SBA 7(a) Loan Overview

An SBA 7(a) loan provides businesses up to $5 million in capital and requires collateral and a personal guarantee from the borrower, but no down payment is necessary. This type of loan has flexible terms and can be used for almost any purpose, including purchasing real estate or equipment, refinancing existing debt, or funding other operational expenses. The interest rate on this loan may be fixed or variable depending on the length of the repayment period, which can range from five to 25 years. This type of loan requires some paperwork and can take some time to get approved, so plan accordingly if you need quick capital.

SBA 504 Loan Overview

An SBA 504 loan offers up to $5 million with no collateral required or personal guarantee from the borrower (even though it does require a down payment). This type of loan is typically used for long-term investments such as real estate or equipment purchases that will help your business grow over time. The interest rate on this loan is fixed with repayment periods ranging from 10-20 years depending on how long you need it. A bonus with this type of loan is that it generally takes less time than a 7(a) loan to get approved since there’s less paperwork involved.

Business owners should consider both types of SBA loans when deciding which one best suits their needs. While both offer up to $5 million in the capital, the differences in terms and requirements make them more suitable for different scenarios – such as short-term vs long-term investments – so be sure to research each option before committing your funds! Ultimately, understanding the pros and cons of each type of SBA loan will help you make an informed decision about which one is right for your business situation.

The Difference Between an SBA 504 vs 7a Loan

The Difference Between an SBA 504 vs 7a Loan

If you’re a small business owner, you know that having access to capital is essential for the success of your business. For many entrepreneurs, Small Business Administration (SBA) loans are a great option for financing their businesses. But which SBA loan program is right for you? Let’s take a look at two of the most popular options: the SBA 7(a) and 504 loan programs.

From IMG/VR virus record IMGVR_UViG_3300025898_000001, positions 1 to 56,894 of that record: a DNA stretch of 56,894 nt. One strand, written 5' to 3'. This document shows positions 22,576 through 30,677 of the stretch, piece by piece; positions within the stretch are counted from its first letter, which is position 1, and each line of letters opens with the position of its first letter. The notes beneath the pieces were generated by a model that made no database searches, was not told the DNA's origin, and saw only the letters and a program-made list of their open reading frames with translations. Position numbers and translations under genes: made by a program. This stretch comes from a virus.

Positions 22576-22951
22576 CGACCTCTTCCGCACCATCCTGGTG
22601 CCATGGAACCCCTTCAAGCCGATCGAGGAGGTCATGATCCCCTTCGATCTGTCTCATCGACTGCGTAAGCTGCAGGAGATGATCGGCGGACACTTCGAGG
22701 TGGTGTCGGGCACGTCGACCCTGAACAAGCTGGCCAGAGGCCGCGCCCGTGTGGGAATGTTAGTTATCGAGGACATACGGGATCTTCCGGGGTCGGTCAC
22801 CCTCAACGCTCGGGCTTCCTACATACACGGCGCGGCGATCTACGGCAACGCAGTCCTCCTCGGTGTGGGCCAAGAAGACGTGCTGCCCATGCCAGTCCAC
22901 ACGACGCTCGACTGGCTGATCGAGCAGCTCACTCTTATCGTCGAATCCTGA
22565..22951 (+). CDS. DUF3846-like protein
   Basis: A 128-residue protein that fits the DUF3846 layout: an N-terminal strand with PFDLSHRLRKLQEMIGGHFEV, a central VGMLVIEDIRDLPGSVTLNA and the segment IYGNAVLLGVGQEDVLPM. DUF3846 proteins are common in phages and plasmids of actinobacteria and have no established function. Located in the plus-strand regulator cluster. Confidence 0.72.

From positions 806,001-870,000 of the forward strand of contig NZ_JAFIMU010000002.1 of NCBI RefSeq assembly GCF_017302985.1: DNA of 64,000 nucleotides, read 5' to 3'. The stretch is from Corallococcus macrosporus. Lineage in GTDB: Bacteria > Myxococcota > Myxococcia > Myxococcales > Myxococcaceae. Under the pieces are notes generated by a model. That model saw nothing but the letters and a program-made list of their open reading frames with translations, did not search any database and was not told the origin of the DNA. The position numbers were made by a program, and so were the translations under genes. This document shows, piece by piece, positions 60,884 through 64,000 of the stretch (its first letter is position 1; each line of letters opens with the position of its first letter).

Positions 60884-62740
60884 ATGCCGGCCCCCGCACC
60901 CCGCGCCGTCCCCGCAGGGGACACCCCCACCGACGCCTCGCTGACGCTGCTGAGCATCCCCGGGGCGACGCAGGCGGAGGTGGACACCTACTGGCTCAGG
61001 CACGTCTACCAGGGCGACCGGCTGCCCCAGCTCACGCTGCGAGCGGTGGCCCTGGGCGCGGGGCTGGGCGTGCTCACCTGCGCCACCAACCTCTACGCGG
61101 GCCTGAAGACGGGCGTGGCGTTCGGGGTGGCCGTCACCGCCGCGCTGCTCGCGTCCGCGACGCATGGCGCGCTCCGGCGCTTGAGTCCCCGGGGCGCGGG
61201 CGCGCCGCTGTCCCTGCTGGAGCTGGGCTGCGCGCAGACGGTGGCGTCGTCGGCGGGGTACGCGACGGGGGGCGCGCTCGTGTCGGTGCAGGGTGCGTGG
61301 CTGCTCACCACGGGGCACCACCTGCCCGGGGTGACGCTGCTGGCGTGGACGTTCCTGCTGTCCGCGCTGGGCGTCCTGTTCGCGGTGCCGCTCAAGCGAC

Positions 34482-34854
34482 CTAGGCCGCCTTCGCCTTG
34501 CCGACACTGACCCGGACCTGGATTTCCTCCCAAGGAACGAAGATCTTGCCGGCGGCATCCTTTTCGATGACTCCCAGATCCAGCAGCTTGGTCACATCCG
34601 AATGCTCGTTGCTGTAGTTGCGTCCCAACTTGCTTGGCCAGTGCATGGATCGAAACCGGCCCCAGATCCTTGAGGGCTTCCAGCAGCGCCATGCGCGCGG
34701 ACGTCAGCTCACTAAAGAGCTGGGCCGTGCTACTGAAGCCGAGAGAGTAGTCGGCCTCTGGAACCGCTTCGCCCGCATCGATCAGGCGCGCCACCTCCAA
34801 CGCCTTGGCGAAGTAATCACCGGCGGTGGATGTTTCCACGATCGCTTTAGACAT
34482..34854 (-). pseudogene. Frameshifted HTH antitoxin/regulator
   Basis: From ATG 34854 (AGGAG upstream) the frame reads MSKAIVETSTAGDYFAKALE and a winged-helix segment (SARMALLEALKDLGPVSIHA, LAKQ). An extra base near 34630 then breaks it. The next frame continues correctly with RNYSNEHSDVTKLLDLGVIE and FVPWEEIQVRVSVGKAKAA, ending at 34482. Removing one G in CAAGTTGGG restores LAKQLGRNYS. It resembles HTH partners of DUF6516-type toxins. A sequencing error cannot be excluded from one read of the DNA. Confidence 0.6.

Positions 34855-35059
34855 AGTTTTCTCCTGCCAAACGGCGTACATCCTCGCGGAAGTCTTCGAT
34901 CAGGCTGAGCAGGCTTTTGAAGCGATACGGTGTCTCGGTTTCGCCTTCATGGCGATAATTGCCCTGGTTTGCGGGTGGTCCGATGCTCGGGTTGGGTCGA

SBA 7(a) Loan Program

The SBA 7(a) loan program is designed to provide small businesses with access to long-term, low-interest-rate financing. This type of loan can be used for almost any type of business purpose including working capital, equipment purchases, debt refinancing, and more. The maximum amount that can be borrowed through an SBA 7(a) loan is $5 million and repayment terms can range from 10 to 25 years depending on the amount borrowed and the purpose of the loan.

SBA 504 Loan Program

The SBA 504 loan program provides long-term fixed-rate financing for major assets such as real estate or equipment. This type of loan can also be used to finance some types of construction projects. Unlike the 7(a) loan program, the maximum amount that can be borrowed through a 504 loan is $20 million and repayment terms are usually 20 years or less depending on the purpose of the loan.                                                                                              

Both types of loans offer attractive terms and interest rates but have some key differences that should be considered when choosing between them. The 7(a) is better suited for shorter-term financing needs while the 504 is best used for long-term asset purchases such as real estate or heavy machinery. Additionally, since the maximum amount allowed under an SBA 504 is much higher than under a 7(a), it may be more appropriate for larger projects or expansions that require larger amounts of capital than what a 7(a) would allow.                                                                                                            

When it comes to accessing capital for your business, both an SBA 7(a) and 504 Loan can be great options depending on your situation and needs. Do your research so you can choose which one makes more sense in your specific case. It’s essential to understand how each works so you can make sure you get exactly what you need to grow your business successfully! Knowing all your options will help ensure that you make an informed decision about which type of funding will work best for your unique situation in the future!